A Requirement By Any Other Name….
Since we’ve covered FISMA and NIST recently, I thought it would be a good time to discuss policies, standards, guidelines, and procedures. Hopefully I can provide some meaningful guidance regarding what should and in some cases shouldn’t be in each of these documents.
I will preface the rest of this post by saying that have learned some of these things only after violating the ‘rules’ of policy writing myself.
A policy should state a high-level goal; an executive-level goal to achieve a desired outcome. Supporting the policy are standards, more detailed documents identifying specific requirements that must be met in order to support the higher-level policy. Beyond standards are guidelines and procedures.
Policies are very general statements with very few details. They essentially establish an overall goal, like winning the war, or protecting company data. It is necessary for the documents at this level to be nearly devoid of details. Even though we use the term policy to refer to documents with much greater detail, which are actually standards.
Standards are the documents that should be relied upon to define specific requirements that have been deemed necessary to support and accomplish the stated policies they relate to. It is here that details such as password complexity requirements and disk sanitization methods are identified. Although standards provide considerably more detail than policies, they too should avoid the system-specific level of information that is reserved for procedures.
Guidelines can be considered at the same basic level as standards, except that guidelines are not mandatory. By definition, guidelines are just that, guides. Though not required, they provide guidance to assist in meeting policy requirements. In some cases an organization may choose to provide guidelines rather than standards, but I prefer the blended approach of defining standards when you can and using guidelines where appropriate.
Procedures define specific steps to implement policies and standards within a specific system and/or environment. They are necessarily low-level system-specific documents. One would expect to see multiple procedures in an organization that employs multiple platforms. The procedures for implementing access control in a Windows Active Directory system is much different from the procedures for doing the same task in a Linux system.
Let me take a moment to present a military example of the policy -> standard -> procedure hierarchy:
Suppose America is the victim of an unprovoked attack and the President makes a public statement that we will defeat our enemy. He essentially makes this policy statement to the Joint Chiefs of Staff; ‘Win the war!’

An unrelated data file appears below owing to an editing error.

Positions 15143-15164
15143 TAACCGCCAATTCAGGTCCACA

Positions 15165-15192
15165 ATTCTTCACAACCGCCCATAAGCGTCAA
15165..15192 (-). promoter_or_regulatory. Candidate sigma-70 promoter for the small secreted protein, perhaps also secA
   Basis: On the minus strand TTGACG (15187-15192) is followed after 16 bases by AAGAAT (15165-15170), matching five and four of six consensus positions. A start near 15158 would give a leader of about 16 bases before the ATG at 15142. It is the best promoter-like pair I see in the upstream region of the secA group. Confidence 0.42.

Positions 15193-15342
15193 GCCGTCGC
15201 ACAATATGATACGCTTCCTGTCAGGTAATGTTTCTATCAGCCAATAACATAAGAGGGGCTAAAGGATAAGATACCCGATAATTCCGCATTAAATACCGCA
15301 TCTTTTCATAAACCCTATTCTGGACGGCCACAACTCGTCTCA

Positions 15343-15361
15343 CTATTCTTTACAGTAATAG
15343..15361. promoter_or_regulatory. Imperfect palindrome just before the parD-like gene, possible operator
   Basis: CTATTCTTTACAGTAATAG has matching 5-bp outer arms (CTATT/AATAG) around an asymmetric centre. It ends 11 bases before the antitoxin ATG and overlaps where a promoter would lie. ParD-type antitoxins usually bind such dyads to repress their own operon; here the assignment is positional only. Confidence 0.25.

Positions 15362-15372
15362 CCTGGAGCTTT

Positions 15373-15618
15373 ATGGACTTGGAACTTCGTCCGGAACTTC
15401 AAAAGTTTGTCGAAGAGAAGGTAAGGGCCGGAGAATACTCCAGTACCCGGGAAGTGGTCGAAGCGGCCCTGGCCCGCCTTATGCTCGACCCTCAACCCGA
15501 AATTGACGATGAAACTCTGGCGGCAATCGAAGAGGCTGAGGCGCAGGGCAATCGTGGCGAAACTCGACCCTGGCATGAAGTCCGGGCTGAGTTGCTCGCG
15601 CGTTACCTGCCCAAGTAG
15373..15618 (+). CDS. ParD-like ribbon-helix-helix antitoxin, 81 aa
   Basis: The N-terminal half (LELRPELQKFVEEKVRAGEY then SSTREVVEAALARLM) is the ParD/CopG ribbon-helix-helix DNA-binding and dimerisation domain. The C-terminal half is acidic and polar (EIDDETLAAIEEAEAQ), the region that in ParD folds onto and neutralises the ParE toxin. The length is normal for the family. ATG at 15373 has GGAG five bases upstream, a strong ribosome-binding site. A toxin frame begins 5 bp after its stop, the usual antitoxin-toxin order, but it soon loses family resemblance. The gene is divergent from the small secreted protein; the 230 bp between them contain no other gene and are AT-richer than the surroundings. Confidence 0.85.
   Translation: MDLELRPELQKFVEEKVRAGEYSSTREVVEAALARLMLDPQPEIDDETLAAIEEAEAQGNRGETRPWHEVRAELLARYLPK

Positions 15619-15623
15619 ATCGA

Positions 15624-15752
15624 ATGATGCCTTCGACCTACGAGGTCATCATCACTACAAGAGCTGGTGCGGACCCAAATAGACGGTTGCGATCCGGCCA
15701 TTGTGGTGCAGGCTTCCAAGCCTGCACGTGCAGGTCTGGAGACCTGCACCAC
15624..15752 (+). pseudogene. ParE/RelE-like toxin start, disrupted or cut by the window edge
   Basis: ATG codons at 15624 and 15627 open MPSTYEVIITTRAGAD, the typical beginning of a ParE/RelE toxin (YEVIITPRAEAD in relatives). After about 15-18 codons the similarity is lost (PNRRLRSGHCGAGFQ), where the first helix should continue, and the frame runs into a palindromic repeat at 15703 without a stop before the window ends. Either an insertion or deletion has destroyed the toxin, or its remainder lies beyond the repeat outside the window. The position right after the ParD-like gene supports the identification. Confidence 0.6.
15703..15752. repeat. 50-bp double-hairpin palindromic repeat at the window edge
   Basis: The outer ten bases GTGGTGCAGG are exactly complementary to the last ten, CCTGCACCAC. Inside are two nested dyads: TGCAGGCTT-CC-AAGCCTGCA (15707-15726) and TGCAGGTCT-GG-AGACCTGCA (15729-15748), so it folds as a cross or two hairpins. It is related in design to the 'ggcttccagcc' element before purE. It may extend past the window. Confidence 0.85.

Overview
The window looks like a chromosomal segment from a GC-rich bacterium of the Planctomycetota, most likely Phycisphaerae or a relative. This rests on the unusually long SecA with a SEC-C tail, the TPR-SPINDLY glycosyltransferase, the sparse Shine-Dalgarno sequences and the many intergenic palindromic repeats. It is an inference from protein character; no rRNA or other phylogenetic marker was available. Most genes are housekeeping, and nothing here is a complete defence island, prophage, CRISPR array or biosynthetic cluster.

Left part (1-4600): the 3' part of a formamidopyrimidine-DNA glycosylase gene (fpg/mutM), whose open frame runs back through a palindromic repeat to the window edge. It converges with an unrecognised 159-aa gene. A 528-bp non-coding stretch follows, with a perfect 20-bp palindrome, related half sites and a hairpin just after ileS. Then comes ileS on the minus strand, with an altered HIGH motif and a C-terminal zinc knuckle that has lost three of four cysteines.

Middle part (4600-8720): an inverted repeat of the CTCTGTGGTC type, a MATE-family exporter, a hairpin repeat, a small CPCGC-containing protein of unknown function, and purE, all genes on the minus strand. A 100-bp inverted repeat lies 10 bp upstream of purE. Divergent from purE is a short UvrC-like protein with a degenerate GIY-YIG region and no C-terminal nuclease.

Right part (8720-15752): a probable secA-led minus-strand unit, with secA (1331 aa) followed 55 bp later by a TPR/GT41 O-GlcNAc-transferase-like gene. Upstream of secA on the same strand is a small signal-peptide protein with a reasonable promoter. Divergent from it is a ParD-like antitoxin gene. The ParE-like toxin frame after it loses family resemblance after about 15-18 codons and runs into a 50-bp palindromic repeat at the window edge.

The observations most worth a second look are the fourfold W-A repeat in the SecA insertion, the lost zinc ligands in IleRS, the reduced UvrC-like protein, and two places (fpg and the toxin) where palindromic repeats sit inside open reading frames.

Now, there’s a lot contained in that very simple, very direct, and very general 3-word statement. How exactly do we go about doing that? Well, easy, sort of. The generals of the respective armed forces set goals. Air Force – Destroy their ability to fight in the air; Navy – Destroy their ability to fight on the water; Army – Destroy their ability to fight on the land; Marines – Destroy them period 😉
Within each service the generals and colonels and captains identify more and more specific goals and tasks until you get down to the basic fighting elements that actually carry out tasks in specific environments, against specific enemy forces.
The President and Joint Chiefs define policies; the officers within each component define standards and guidelines; the fighting elements follow specific procedures. Each supports the tier above, and in this way, the President’s policy of ‘Win the war’ is upheld.
Hopefully that analogy will help you see the roles of policies, standards, guidelines, and procedures. Just in case it doesn’t though, I’ll provide a summary:
Policies should be relatively short, general statements that provide little in the way of details. For information security a policy might be something like ‘All departments shall design, develop, and operate systems in a secure manner that protects both the information and the mission of the agency.’
Standards contain specific requirements related to a specific aspect of information security. A password standard (yes, even I almost typed ‘policy’) would provide specific information related to password length, complexity, and life-time. It may also address how passwords are delivered to their appropriate owner, how and under what conditions a password or authenticator is revoked, and address protection of individual passwords. Adherence to standards is formally required.
Guidelines also contain specific requirements related to a specific aspect of information security but differ from standards in that adherence to guidelines is not formally required. A Password Guideline would provide information regarding how you should do something but not how you must do something. In other words, a guideline will ensure that you meet the standard but it likely won’t identify every possible way to meet the requirements.
Procedures provide step-by-step instructions to successfully adhere to standards and will vary, sometimes widely, depending on specific hardware and software platforms. Procedures provide the implementation of a standard or a guideline. Creating a password on a MS Windows(r) system can vary greatly from creating a password on a Unix system or even a router.
I am planning to discuss the economics of security in my next post, so stay tuned…